Jeremy N. Sheff
St. John's University School of Law
December 3, 2012
Stanford Technology Law Review, Vol. 16, No. 2, pp. 229, 2013
St. John's Legal Studies Research Paper No. 12-0026
Self-replicating technologies pose a challenge to the legal regimes we ordinarily rely on to promote a balance between innovation and competition. This article examines recent efforts by the federal courts to deal with the leading edge of this policy challenge in cases involving the quintessential self-replicating technology: the seed. In a recent series of cases involving the invocation of the patent exhaustion defense by purchasers of Monsanto’s 'Roundup-Ready' genetically engineered herbicide-resistant crop technologies, farmers have argued that Monsanto's patent rights do not extend to the second generation of soybeans grown from a patented first-generation seed. In each case, the Federal Circuit found for Monsanto and against the farmers. The Supreme Court is about to take up the issue for the first time.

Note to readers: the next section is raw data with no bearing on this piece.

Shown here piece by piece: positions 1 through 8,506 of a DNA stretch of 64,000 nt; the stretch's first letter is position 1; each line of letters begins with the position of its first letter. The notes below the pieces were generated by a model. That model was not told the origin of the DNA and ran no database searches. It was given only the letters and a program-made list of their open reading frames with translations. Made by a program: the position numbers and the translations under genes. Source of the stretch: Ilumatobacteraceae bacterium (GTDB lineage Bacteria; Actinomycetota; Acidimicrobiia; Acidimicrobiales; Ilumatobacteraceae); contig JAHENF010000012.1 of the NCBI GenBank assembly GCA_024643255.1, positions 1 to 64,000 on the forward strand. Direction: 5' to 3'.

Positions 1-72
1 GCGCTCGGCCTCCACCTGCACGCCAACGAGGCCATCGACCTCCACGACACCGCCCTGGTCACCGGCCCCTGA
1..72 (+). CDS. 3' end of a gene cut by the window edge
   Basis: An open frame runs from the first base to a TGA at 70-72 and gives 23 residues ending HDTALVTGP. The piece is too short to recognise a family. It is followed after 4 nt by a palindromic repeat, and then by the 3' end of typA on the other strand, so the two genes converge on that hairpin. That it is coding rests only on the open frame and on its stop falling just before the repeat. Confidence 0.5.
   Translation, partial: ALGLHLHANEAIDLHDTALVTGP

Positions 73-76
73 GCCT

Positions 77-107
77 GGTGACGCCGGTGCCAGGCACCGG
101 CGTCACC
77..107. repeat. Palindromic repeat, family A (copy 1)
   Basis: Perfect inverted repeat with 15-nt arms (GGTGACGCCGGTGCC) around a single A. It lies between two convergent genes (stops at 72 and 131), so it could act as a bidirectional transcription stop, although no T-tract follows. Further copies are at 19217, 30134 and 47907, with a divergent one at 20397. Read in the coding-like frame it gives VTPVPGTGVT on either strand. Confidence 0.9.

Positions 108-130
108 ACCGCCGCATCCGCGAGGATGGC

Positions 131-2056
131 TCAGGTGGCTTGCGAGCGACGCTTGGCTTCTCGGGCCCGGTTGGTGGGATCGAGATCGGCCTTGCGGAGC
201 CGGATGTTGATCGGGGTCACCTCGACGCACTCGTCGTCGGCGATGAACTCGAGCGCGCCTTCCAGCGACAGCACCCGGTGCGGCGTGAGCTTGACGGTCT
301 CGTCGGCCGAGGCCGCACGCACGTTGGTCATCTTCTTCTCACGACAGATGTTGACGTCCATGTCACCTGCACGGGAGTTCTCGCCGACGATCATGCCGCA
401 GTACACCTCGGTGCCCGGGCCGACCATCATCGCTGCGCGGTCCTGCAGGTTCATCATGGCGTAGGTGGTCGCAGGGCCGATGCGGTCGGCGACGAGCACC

In this article, I argue that the Federal Circuit reached the right result in the Roundup-Ready cases, but that it failed to articulate a satisfactory justification for its decisions. That justification, I claim, is that the patent-based policy set by the Federal Circuit is preferable to alternative legal regimes — such as trade secret and contract law — because it avoids disincentives to competition, innovation, and dissemination of new self-replicating technologies while reducing transaction costs inherent in their commercialization. Importantly, however, not all self-replicating technologies are identical, and a categorical rule exempting them from exhaustion doctrine is unwarranted. I propose instead that application of exhaustion doctrine should depend on the patentee’s ability to charge supracompetitive prices in its primary market where consumers are able to substitute secondary-market embodiments.
Number of Pages in PDF File: 29
Date posted: December 4, 2012 ; Last revised: December 29, 2013
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